So, you can see how this gets confusing. If somebody just says they’re supporting WVD without being specific, you might not know what they’re talking about.
To use the multi-user Windows 10 entitlement of WVD, the workload VMs have to run on Azure (there’s still no mention of using it on other clouds or on premises), and you have to have the licensing rights, which most customers have through their Office 365 or Microsoft 365 plans.
Speaking of entitlements, the other important one that comes with WVD is the right to use Windows 7 for three more years after it reaches end of life.
Citrix Managed Desktops and WVD
Now let’s look at Citrix. When they announced their initial WVD offerings in September, I think most of us were assuming they would be on top of the WVD infrastructure, based on Microsoft’s wording. But now we know otherwise, as I described above.
Citrix followed their video of multi-user Windows 10 on Citrix Cloud Virtual Apps and Desktops with a public preview guide in April. Then at Synergy, we got a lot more details about Citrix’s DaaS service, which is called Citrix Managed Desktops. (Here’s the Synergy session video, and here’s a quick rundown from Bas van Kaam.)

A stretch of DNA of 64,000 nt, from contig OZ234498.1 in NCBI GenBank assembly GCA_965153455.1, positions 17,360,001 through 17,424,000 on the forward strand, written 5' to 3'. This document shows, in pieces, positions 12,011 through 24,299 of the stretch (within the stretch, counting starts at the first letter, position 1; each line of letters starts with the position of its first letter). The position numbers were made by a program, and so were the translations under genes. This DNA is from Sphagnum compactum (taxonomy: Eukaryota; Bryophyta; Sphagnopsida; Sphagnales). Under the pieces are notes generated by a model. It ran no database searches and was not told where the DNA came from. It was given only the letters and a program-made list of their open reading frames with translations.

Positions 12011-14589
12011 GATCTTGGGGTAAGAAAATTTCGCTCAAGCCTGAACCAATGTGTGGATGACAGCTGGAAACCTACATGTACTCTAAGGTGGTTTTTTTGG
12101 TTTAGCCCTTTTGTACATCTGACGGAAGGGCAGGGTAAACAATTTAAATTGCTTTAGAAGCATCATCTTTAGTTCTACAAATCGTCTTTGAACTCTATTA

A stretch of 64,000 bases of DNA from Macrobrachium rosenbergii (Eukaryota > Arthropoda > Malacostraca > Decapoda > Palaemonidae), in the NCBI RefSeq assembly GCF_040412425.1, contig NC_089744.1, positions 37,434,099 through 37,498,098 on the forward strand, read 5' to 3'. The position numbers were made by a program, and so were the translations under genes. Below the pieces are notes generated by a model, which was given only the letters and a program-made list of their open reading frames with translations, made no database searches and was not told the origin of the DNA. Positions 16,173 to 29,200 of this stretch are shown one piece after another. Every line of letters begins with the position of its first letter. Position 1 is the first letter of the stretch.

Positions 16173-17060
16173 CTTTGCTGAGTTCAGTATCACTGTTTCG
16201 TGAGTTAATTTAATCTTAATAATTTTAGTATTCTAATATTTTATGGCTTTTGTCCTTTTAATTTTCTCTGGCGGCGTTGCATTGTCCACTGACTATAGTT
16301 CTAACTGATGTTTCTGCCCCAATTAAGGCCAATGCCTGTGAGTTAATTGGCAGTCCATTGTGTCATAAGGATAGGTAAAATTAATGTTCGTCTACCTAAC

Note that Citrix Managed Desktops is going GA before WVD (and thus the multi-user Windows 10 entitlement). Until WVD comes out, you’ll just be able to use Windows Server 2016 as your workload OS.
One thing that people have noted is that at $16 per user per month, plus $5 of commited Azure consumption per user per month, and with a minimum of 25 users, there is a limit to the flexibility. Customers could buy smaller amounts from partners, though.
VMware and WVD
In the meantime, VMware and Microsoft got a lot closer during Dell Technologies World in April. (Those pictures of Michael Dell, Satya Nadella, and Pat Gelsinger altogether were pretty memorable.) At that point, VMware announced their support for WVD, too.
We don’t have all the details, just that they would “extend the capabilities” of WVD and that they will be “leveraging” Horizon Cloud on Azure. VMware specifically mentioned that they were not planning to resell Microsoft licenses or Azure Compute.